The more I read the more excited I became: here was an heroic narrative of the first order. A brilliant Oxford don, Short had taught at Christ Church College in the 1830s, producing from his students a staggering succession of world leaders: Governors-General of India and Canada, British parliamentarians, and most notably W.E. Gladstone, longest serving British Prime Minister. Coming to Australia as first Anglican Bishop of Adelaide in 1847, he campaigned for 20 years to establish a university, finally pouncing on a Scottish donor, one who was intent on doing no more than assisting a religious college, to secure the founding endowment for an innovative, secular university. Once in place, Short recruited professors internationally, threw open scholarship enrolment to any citizen of the colony, and pursued the latest in curricular innovation. Happily, his enlightened and humane vision for the campus reflected the progressive values of South Australia itself, first Australian settlement founded as a free community rather than as a penal colony. No wonder the university came so quickly to prominence. "There were giants in the lands in those days," wrote Gladstone of Short on his death. Clearly, I had found the hero for my narrative.
In discussing a new Strategic Plan, therefore, I took staff back to the vision of their founder, traced his shadow in the present shape of the university program and character, and challenged staff to recapture the boldness of the university's dazzling first era. The new Plan, called Beacon of Enlightenment after the University's motto Sub Cruce Lumen (Light under the [Southern] Cross), set out to capture a sense of the light of learning, shining against the dark southern skies, illuminating new discoveries, and bringing enlightenment to southern Australia. The Plan promised an end to continual growth, and pledged a return to the focus on individual discovery and small-group learning which characterised the Humboldtian model Short had espoused: every student in every year of every program would experience "small group discovery." The launch captured wide attention, and was favourably reviewed in both national and some parts of the international education media.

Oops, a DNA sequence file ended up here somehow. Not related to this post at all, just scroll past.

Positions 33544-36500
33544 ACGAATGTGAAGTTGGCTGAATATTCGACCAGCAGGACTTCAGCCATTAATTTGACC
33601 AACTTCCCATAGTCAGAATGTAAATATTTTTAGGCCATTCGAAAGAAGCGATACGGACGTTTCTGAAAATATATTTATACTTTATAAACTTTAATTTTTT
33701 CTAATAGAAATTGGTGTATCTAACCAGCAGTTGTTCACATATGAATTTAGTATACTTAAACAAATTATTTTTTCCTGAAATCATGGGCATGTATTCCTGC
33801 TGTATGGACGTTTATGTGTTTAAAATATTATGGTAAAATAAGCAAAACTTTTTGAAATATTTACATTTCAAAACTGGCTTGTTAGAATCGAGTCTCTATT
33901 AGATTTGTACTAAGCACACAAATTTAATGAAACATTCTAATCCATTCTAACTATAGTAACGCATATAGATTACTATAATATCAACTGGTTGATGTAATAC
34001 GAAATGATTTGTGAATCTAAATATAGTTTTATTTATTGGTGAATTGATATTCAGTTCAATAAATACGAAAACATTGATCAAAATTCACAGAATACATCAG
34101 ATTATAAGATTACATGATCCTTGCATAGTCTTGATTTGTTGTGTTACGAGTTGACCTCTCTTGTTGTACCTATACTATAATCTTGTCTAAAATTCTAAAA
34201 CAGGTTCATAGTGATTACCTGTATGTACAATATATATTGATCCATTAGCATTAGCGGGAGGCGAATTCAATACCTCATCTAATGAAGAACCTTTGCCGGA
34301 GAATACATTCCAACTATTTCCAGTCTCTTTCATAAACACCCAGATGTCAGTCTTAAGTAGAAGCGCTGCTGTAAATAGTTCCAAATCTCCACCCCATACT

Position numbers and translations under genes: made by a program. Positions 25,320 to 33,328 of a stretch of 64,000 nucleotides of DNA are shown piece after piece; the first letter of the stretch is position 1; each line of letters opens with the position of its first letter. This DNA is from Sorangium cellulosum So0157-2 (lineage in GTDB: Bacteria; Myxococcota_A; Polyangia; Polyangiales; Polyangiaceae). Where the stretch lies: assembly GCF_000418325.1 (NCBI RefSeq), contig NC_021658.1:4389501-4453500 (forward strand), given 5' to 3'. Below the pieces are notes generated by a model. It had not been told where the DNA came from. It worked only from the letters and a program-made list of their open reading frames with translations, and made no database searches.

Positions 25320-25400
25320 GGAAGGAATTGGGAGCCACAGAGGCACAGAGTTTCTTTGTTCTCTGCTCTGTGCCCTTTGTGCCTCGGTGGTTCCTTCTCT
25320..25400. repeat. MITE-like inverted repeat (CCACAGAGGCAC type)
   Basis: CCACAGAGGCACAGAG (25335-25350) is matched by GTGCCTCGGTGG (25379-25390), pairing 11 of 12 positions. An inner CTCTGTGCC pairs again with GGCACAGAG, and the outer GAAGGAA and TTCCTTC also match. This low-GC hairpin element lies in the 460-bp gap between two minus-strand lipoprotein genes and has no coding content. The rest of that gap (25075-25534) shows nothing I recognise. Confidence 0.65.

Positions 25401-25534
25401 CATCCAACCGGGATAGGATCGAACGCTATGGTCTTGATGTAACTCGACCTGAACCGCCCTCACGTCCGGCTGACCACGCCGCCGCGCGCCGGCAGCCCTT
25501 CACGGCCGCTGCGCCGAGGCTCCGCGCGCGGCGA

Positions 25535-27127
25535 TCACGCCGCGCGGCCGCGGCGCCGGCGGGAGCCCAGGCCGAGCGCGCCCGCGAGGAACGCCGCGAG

Far from making us the same as any other university, the narrative made plain we were completely unique. Staff are now abuzz, workshopping how to make the Plan operational for students entering in 2014. We have now set about animating the alumni with the same sense of their alma mater's heritage and excitement as a prelude to asking for their financial support, and we are now confidently plotting ways of recapturing the focussed international research distinction we once had in abundance.
And for the wider community, in mid 2013 a new brand campaign will be launched, refreshing the look and feel of the university in the light of its story, inviting potential students to come and seek the light of discovery and innovative learning Adelaide has always stood for. Short's portrait and his vision will permeate out new web site, our print materials and advertising campaign.
So a university president may be many generic things--an organisational leader, a strategic planner, and a resource manager. But a president also has an opportunity distinctive to universities: to become storyteller, a constant advocate of belief in the institution's noble past, its aspirational present, and its inspiring future.